In addition, blood sugar imbalances can also affect the production of the neurotransmitters. The reason for this is because certain amino acids that are necessary for the formation of the neurotransmitters need to be transported across the blood brain barrier. However, normal blood sugar levels are important for this transportation to occur. If someone has blood sugar imbalances then this will affect the production of neurotransmitters. I also mentioned earlier how activation of microglia cells can cause neuroinflammation, and blood sugar imbalances can cause the activation of these cells, which in turn can cause brain fog. So there are numerous ways in which blood sugar imbalances can lead to brain fog.
Natural Treatments For Brain Fog
If someone is experiencing brain fog then they will want to address the following imbalances.
1. Normalize the thyroid hormones. Low thyroid hormone levels are more commonly associated with brain fog symptoms than elevated thyroid hormone levels. As a result, if someone with low or depressed thyroid hormone levels has brain fog then the thyroid hormone levels need to be normalized.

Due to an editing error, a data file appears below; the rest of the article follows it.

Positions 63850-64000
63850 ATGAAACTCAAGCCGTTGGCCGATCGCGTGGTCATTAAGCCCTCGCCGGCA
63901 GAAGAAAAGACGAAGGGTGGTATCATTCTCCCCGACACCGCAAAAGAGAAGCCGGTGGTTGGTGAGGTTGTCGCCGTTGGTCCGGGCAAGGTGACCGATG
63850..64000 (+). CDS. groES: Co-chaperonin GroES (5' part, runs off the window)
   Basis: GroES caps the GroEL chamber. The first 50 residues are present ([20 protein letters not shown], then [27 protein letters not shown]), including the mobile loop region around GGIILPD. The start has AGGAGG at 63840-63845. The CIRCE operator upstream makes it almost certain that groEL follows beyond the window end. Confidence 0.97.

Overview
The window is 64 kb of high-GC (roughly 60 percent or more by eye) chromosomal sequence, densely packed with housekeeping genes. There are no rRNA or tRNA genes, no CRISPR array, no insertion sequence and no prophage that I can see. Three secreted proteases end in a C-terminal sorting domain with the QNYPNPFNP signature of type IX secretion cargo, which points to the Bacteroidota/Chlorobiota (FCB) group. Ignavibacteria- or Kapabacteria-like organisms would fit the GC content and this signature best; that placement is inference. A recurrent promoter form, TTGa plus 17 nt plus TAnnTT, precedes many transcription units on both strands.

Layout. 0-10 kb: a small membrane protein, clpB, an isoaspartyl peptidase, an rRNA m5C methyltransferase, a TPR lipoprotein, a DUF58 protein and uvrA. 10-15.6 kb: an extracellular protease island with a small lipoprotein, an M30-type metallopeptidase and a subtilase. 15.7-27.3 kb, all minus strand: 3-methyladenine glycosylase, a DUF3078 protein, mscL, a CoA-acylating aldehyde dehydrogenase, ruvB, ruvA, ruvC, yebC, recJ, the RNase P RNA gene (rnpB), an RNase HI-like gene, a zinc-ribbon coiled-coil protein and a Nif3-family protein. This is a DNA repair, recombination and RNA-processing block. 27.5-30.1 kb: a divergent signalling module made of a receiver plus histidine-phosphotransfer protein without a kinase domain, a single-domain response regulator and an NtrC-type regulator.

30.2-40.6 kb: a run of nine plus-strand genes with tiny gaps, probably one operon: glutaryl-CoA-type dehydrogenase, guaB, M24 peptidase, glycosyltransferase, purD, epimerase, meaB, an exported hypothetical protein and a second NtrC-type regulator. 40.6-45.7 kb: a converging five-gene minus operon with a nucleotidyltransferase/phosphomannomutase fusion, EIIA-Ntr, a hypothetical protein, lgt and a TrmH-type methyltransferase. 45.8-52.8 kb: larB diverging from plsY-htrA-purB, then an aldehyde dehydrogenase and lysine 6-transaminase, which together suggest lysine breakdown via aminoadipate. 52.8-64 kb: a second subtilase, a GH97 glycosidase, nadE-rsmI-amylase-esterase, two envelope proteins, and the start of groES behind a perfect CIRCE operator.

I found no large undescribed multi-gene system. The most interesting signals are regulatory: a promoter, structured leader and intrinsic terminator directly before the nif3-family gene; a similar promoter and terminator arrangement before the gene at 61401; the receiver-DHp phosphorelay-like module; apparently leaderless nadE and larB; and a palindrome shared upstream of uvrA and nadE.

2. Correct neurotransmitter imbalances. In many cases, low levels of neurotransmitters can lead to the symptoms of brain fog. So for example, having low levels of serotonin, GABA, or acetylcholine can cause brain fog. However, high levels of certain neurotransmitters such as epinephrine and norepinephrine can also lead to brain fog symptoms.
3. Lower cortisol levels and improve your stress handling skills. I spoke about how stress can affect the blood brain barrier, thus leading to a “leaky brain”. And so I would do everything you can to reduce your stress levels.
4. Correct blood sugar imbalances. Since blood sugar imbalances can lead to the symptoms of brain fog it is important to address this if it is an issue. If you have insulin resistance or hypoglycemia I would make sure to read my blog posts on these topics.
5. Reduce your toxic load. I mentioned earlier how heavy metals can increase the permeability of the blood brain barrier, and so you of course want to minimize your exposure to these. However, I didn’t mention that other toxins can also disrupt the integrity of the blood brain barrier, such as PCBs (27) (28). And I’m sure there are many other toxins which disrupt the blood brain barrier, yet haven’t been proven to do so. There is even evidence that exposure to electromagnetic fields can disrupt the permeability of the blood brain barrier (29). So this is yet another reason why you need to minimize your exposure to environmental toxins.